As a nurse who tries to help the ailing Earl (Jason Robards, in his final film before his death) reunite with his son (Tom Cruise, who would reunite with Hoffman on-screen in Mission Impossible 3).
Punch Drunk Love
In a span of just a second, he goes from a calm man at a mattress store to a raging lunatic, shouting "Shut up! Shut the fuck up!"
Mission Impossible 3
Immediately following his Oscar victory for Capote, Hoffman does a 180 as the ruthless villain in Mission Impossible 3. Note how calm he is as Ethan Hunt (Tom Cruise) pleads tearfully to save the life of his fiance.
Charlie Wilson's War
Hoffman managed to steal scenes and the spotlight from Hollywood royalty Tom Hanks and Julia Roberts as a rogue CIA operative who helps Charlie Wilson. He earned supporting actor nominations from the Golden Globes and Academy Awards.
This is not the most pleasant movie to endure, but Hoffman brings a sort of empathy to a sad-sack who makes disturbing phone calls to a vain author (Lara Flynn Boyle) who becomes aroused by her abusive secret admirer.
Jack Goes Boating
In 2010, Hoffman made his debut as a motion picture director in the romantic drama Jack Goes Boating, earning acclaim for his work both behind and in front of the camera.
In the play and its 2008 film adaptation, Father Brendan Flynn is the lead male. Oddly enough, the Academy gave him the nomination for supporting actor. He lost to Heath Ledger (The Dark Knight), who was also nominated in the same category in 2005 for Best Actor, which he lost to Hoffman.
The Ides of March
As the campaign manager for Mike Morris (George Clooney) and the mentor of ambitious Stephen Meyers (Ryan Gosling), Hoffman's Paul Zara is furious when Meyers decides to meet with the opposition and fails to mention it to his bosses. Hoffman earned a BAFTA nomination for Best Supporting Actor for this performance.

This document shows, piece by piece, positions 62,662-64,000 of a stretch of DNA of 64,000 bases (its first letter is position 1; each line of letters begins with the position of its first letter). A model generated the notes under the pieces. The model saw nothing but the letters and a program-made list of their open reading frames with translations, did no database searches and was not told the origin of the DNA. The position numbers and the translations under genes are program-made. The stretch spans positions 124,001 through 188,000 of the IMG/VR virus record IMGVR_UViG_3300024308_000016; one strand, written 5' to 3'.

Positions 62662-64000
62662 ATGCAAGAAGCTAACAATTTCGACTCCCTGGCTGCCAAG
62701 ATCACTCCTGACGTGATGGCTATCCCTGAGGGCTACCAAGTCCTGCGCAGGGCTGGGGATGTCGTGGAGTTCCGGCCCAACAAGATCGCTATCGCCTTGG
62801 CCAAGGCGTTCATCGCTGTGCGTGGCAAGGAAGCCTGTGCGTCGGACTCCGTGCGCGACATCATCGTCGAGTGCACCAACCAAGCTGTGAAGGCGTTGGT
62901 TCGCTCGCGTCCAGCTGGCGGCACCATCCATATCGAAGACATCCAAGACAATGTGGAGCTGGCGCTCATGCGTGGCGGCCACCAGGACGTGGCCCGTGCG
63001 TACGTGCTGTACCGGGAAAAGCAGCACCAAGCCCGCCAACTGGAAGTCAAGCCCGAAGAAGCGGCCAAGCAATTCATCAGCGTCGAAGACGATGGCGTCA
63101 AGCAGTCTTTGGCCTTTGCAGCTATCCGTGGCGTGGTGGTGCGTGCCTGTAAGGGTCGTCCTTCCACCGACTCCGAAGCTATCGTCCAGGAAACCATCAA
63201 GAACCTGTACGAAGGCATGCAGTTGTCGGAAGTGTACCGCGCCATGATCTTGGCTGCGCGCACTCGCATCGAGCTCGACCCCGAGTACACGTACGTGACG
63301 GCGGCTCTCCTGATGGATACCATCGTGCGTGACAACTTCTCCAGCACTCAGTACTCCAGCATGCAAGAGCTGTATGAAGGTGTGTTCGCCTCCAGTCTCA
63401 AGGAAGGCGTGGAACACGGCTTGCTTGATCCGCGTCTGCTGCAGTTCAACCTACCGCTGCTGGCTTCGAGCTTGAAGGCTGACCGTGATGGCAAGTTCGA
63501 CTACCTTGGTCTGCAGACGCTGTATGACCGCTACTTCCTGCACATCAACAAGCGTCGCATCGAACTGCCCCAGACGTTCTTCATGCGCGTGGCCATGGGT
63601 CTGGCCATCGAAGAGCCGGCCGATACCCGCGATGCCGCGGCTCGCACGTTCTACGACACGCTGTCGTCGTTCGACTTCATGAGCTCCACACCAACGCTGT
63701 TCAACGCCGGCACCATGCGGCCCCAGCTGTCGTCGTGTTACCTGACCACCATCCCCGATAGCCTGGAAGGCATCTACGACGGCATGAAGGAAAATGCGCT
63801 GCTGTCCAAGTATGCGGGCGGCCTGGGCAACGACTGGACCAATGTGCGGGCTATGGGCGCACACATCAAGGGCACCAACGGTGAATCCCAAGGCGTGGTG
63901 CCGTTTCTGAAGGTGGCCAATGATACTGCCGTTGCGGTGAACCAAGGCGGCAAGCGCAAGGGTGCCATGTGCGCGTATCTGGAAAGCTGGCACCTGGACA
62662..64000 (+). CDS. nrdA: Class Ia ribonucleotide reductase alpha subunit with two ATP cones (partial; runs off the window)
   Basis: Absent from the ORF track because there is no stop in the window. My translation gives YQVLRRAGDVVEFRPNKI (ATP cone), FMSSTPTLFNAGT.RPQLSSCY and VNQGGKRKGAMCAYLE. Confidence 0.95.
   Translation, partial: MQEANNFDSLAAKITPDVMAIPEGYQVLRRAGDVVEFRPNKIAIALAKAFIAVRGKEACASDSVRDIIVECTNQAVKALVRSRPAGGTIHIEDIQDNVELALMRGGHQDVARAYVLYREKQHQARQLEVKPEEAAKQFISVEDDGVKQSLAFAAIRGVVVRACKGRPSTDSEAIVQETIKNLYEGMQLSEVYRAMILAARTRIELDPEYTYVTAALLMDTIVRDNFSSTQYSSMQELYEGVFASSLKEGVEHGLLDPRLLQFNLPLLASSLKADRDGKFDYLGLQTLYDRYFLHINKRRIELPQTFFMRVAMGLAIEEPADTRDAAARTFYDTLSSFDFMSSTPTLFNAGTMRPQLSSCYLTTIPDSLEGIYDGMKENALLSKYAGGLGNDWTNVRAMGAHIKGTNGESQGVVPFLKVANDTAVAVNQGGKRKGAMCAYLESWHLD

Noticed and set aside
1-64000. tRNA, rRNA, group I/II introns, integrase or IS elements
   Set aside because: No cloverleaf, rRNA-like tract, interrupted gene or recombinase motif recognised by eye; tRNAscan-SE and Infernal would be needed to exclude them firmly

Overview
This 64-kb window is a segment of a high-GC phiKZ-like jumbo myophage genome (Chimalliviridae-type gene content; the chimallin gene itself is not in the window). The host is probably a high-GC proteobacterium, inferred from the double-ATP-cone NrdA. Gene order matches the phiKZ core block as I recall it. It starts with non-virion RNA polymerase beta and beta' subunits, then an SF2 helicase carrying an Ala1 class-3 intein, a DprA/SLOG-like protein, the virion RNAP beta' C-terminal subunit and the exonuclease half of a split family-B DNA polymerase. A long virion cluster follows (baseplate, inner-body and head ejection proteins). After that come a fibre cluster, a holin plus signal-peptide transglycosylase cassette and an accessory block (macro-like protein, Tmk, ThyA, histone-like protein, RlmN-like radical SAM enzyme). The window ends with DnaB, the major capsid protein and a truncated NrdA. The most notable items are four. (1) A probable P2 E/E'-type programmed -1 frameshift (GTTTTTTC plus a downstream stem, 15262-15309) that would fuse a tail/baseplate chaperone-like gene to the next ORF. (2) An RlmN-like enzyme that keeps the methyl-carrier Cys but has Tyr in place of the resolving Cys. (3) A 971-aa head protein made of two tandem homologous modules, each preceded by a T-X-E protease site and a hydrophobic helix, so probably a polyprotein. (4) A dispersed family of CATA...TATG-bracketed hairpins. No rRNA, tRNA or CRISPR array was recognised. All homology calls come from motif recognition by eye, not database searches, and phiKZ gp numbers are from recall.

Mary & Max
In this quirky stop-motion feature from Australia, Hoffman voices Max Horowitz, a lonely and obese New Yorker who later learns he has Asperger's Syndrome. He receives a letter from an equally lonely Australian girl named Mary (voiced by Bethany Whitemore as a child and Toni Collette as an adult) as they bond over a cartoon show and their curiosity over each other's lives over the course of two decades.
A Late Quartet
In 2012, Hoffman reunited with Catherine Keener in the drama A Late Quartet as a middle age married couple who are a part of a chamber music quartet that is facing changes as their cellist (Christopher Walken) faces a terminal illness and Hoffman's Robert wishes to become the first violinist, a decision no one supports, lest of all his wife.
In a Civil War-era drama directed by Anthony Mingella, there are three top-billed A-listers (Nicole Kidman, Jude Law, and Renee Zellweger), plus an outstanding supporting cast that includes Natalie Portman, Kathy Baker, Melora Walters (his co-star in Magnolia, Boogie Nights, and The Master), Cillian Murphy, Brendan Gleeson, Eileen Atkins, Jena Malone, and Donald Sutherland, the last two his future co-stars in the Hunger Games series. In the midst of all this buffet of top-notch actors, Hoffman stands out as a corrupt preacher who turns out to be a delight, despite his misgivings.
A CBS News profile at Hoffman from 2012.
Other roles include a voice-over performance in "Arthur", playing an imitation of himself, "Will Toffman"; his three Tony-nominated performance for "True West", "A Long Day's Journey Into Night", and "Death of a Salesman.", cameos as Jim The Bartender in Ricky Gervais' satire The Invention of Lying and as Henry, a Board of Education who pines for a member co-worker (Allison Janney) in the film adaptation of Strangers with Candy. His entire film work is notable, a rarity in cinema, and he will be sorely missed and admired for a long time to come.